As Don reminded me on Google+, some little towns have remarkable schools that are making a difference, working with, not for their communities.  But that’s difficult work, especially when those schools are “under the gun” with Mandates From On High for higher test scores and fidelity to the Shiny New Program and all the other things that Great Powers Indeed tend to decree.  If you work in a school in a “small and dying” little town, it’s a lot easier to hand out the worksheets and hope for the best … or to blame the environment and count seconds till retirement, just like you would in a bigger school in a bigger town.

The emotional landscape of “small and dying” towns is awfully similar to that of factory-model schools, especially the ones where Ms. X and Mr. Y spend their days moaning about worse and worse every year and those bad, lazy kids and those horrible parents.  Why is that suddenly clear, and how does the clarity affect what I’ll be doing in the weeks and months to come?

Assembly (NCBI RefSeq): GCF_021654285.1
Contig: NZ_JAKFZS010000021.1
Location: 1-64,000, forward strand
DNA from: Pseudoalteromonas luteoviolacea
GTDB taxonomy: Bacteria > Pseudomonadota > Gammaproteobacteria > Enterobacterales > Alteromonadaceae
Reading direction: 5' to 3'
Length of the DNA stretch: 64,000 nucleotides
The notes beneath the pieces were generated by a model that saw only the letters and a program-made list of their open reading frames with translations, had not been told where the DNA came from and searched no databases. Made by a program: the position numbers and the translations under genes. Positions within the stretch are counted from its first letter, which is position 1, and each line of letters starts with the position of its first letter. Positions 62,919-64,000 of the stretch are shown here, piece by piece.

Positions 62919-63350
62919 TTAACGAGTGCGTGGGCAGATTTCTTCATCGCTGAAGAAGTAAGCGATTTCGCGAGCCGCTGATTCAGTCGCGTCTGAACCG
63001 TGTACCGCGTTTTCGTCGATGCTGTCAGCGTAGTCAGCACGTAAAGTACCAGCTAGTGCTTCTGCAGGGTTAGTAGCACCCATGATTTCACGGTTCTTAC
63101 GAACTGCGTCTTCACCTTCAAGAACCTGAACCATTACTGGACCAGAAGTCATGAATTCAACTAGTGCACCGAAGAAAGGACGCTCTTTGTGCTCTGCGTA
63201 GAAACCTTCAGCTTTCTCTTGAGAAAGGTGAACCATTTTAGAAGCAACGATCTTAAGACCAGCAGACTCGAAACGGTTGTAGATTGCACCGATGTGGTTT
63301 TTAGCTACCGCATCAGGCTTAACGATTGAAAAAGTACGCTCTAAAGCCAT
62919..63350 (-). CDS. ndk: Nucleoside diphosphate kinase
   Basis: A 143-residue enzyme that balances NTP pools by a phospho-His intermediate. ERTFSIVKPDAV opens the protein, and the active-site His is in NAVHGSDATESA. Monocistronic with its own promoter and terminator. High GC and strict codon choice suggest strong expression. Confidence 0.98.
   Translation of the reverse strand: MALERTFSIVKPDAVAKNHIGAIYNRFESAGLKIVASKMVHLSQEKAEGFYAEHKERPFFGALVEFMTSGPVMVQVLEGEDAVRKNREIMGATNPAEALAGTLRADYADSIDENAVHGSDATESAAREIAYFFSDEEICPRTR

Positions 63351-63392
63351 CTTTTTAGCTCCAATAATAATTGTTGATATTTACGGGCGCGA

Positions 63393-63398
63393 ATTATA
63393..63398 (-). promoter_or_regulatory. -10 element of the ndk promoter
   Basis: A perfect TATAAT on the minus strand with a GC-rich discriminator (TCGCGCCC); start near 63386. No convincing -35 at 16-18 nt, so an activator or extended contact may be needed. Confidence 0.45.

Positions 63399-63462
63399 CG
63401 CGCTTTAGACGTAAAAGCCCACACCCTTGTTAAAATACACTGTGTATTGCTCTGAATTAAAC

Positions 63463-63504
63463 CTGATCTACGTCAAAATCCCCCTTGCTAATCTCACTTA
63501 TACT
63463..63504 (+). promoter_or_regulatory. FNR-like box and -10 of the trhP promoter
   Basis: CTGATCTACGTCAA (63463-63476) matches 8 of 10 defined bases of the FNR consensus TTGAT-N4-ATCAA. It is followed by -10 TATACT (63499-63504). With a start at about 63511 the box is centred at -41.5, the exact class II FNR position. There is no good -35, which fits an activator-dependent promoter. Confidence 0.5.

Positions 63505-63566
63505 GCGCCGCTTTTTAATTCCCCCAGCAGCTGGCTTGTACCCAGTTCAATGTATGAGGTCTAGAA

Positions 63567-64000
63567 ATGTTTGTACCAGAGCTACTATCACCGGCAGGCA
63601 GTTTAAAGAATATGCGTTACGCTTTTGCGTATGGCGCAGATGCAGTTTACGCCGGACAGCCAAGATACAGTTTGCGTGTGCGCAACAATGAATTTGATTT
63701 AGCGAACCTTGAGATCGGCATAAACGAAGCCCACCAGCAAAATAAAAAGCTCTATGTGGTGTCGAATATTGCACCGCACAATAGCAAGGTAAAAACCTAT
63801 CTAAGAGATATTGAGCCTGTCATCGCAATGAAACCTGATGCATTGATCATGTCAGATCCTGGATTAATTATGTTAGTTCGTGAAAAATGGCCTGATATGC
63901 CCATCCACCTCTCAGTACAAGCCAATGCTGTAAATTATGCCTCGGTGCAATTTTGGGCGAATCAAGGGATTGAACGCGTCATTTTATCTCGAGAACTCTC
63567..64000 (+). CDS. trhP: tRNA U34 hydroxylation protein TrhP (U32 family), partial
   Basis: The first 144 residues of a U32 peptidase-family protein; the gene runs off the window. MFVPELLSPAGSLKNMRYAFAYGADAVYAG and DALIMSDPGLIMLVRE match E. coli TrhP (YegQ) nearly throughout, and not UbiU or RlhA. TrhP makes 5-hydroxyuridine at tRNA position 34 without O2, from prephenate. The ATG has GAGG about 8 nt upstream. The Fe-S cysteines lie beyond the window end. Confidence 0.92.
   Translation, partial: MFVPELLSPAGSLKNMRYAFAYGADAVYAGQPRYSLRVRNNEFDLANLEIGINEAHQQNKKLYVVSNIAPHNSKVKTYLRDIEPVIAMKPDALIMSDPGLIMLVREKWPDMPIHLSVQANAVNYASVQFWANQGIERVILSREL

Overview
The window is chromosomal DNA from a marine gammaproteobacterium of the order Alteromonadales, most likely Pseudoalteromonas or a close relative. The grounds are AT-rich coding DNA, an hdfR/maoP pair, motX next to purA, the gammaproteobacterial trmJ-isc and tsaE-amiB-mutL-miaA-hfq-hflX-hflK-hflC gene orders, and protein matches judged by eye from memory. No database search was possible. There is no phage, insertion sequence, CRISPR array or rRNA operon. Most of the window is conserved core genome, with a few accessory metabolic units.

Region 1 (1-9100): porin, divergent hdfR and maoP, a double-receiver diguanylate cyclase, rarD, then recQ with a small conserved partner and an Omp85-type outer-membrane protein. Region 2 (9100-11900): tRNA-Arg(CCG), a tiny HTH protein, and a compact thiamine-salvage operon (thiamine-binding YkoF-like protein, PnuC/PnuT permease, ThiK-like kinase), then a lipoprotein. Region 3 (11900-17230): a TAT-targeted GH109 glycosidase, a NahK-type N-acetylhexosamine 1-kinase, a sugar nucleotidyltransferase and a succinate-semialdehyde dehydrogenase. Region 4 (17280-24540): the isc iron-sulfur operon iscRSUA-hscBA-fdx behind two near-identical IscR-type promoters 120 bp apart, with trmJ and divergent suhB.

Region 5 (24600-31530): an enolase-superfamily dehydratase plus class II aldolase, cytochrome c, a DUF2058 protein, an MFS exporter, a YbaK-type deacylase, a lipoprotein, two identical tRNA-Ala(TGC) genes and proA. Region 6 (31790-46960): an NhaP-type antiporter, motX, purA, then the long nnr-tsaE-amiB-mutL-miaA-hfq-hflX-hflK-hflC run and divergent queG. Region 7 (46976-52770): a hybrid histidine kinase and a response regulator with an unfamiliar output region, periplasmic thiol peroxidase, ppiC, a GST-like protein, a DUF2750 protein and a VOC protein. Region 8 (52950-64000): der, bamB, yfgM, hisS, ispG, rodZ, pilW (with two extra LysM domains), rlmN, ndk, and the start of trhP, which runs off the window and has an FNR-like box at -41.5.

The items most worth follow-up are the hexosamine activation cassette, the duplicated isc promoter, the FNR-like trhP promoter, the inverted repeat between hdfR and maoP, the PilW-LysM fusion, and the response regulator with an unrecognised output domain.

Doing things for “those poor unfortunate souls?”  Not what I’m called to do. Changing “small and dying” schools from the inside?  Not what I’m called to do, either.  No need to ask where, when, and who.

But as I’ve wrestled with questions of why and what over the past few years, I kept seeing a role for myself, and for joyful learning communities that build meaningful things together, in towns in These Parts that get labeled and dismissed as “small and dying.”  I just can’t show up with All The Answers, and I can’t be the Outside Expert with the fool-proof plan.  Why?  Because nobody has All The Answers. Because I’m not an Expert. Because no plans are fool-proof.